Left and center, Valerio Mezzanotti for The New York Times; right, Richard Bord, via Getty Images
From left: ISABEL MARANT Layered knit undershirts and a metal-studded wrap skirt; KENZO A wool wrap coat in an eye motif, with leather sandal boots; CHRISTIAN WIJNANTS A shibori-dyed wool knit minidress.
The cool-kid crowd on a Sunday morning outside La Samaritaine, the long defunct department store that LVMH is turning into a luxury hotel on the Seine, gave proof to the refreshing impact that the designers Humberto Leon and Carol Lim have had on the Kenzo label. That, and the fact that you actually see people here wearing Kenzo everywhere, on tiger-embroidered sweatshirts and colorful ball caps.
“Kenzo!” shouted an Air France flight attendant to a young man in a hat who was debarking a flight from Kennedy Airport last week.
The point is that young people are identifying with Kenzo as a fashion label again because Ms. Lim and Mr. Leon, as the owners of Opening Ceremony, relate so well to them. They are cultural sponges, and for fall they soaked up lots of influences from their tours of ancient temples in Nepal, India and China, puréed them through their digital machinery set to a filter of “street style” and squeezed out more fabulous clothes.
In their show, held in the store’s now dilapidated atrium, there were round-shouldered jackets made of glittering gold jacquards, shiny Lurex coats and an eye motif repeated on a black coat, and some grown-up suits — all relatable designs that screamed out for a click of the “like” button. Less likable were the armor-stiff leather jackets that looked like puffy crocodiles after an all-night bender, but maybe the designers were thinking of Hannah Horvath and all these young girls today.
Most designers would kill to capture the essence of the contemporary youthquake, and if Isabel Marant was the one who served as the barometer for French street style in recent years, her fall collection suggests that we are headed toward a darker place. Ms. Marant showed black minidresses and black knit tops that hugged the body like thermal underwear, some cut with open vents across the chest. There were white versions as well. At least some of the black wrap skirts were coated with metal studs, a touch of the punk trend.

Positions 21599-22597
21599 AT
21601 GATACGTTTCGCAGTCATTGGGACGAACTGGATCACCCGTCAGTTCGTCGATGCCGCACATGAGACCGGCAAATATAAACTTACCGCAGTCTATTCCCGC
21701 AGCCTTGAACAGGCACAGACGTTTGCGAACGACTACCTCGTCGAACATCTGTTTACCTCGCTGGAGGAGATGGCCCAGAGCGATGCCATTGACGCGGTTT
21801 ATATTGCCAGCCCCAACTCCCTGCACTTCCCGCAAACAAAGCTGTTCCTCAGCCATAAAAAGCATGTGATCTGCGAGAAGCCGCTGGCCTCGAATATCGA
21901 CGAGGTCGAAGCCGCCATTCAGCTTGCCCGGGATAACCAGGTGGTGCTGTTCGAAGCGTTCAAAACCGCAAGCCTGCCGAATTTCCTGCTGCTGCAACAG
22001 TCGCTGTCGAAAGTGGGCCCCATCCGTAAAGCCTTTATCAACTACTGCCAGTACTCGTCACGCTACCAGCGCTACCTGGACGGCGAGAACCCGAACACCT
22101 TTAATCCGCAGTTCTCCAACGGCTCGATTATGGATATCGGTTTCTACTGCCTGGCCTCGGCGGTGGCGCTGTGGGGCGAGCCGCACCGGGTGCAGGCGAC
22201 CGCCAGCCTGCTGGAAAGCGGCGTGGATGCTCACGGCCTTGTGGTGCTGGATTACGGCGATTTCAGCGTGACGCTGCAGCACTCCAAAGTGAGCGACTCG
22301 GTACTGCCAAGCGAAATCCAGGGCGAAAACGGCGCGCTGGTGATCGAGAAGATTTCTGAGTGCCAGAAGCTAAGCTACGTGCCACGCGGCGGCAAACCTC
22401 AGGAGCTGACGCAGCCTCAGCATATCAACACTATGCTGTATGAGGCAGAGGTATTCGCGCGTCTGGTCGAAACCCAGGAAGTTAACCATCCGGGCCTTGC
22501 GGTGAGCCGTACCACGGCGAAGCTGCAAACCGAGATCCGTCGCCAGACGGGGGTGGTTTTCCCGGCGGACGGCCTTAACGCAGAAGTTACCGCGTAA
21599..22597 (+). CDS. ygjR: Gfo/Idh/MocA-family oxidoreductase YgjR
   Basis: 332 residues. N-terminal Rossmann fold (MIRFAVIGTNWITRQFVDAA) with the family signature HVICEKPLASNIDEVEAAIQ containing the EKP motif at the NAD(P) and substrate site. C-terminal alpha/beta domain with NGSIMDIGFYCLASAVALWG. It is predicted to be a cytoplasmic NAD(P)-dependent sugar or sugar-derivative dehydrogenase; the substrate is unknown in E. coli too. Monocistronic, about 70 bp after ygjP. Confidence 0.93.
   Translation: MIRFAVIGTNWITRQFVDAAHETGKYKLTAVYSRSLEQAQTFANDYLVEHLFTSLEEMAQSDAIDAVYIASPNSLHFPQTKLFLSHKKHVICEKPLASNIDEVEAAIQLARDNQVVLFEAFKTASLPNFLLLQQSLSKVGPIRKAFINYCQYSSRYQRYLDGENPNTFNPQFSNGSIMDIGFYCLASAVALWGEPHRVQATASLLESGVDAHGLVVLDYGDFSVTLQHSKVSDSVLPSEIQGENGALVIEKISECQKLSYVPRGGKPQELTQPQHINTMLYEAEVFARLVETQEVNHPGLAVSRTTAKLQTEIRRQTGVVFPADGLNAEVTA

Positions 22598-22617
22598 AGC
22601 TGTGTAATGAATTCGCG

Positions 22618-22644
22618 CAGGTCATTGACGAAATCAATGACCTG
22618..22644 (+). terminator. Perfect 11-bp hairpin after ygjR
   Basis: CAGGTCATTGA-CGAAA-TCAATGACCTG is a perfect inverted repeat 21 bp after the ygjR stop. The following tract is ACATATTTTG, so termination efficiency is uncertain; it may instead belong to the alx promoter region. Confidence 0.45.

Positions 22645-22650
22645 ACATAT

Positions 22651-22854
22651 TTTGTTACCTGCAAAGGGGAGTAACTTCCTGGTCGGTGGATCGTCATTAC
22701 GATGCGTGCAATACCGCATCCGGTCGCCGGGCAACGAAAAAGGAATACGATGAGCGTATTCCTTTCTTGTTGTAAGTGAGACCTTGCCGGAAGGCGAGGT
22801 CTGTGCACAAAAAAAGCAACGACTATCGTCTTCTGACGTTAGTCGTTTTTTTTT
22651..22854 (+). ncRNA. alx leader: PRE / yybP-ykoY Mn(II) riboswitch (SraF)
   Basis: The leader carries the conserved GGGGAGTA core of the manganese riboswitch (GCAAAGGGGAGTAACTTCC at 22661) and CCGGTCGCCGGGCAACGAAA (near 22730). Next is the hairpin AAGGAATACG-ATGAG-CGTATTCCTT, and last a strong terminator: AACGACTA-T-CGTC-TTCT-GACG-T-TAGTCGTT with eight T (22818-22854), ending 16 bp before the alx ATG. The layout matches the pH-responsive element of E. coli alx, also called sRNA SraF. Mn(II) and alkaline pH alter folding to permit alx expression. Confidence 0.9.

Guillaume Henry of Carven also was in a dangerous mood, with a woman in mind, as the press notes said ominously, who finds herself “in an unusual and violent environment.” The set, with a backdrop of car taillights in a darkened garage, was spooky, but given the fluffy blue and pink wrap coats on his runway, perhaps the danger was that this woman fell into a cotton candy machine. But the more you looked, the more you liked the upbeat zebra stripes on skirts and form-fitting dresses, and the handbags shaped like tropical fish, with handles that look like bike locks. Mr. Henry can’t stay in a bad mood for very long.
Lastly, a couple of shout-outs for Paris Fashion Week up-and-comers, knitwear division. Christian Wijnants, fresh from winning the International Woolmark Prize, demonstrated his innovative treatment of yarns with shibori-dyed sweaters, some seamless and made from a single continuous strand of yarn. And Rabih Kayrouz, a Lebanese designer whose label is Maison Rabih Kayrouz, had a high-class show with bold silk dresses and separates made of intricately ridged knits, like a creamy white sweater and skirt set that revealed strips of shocking orange beneath.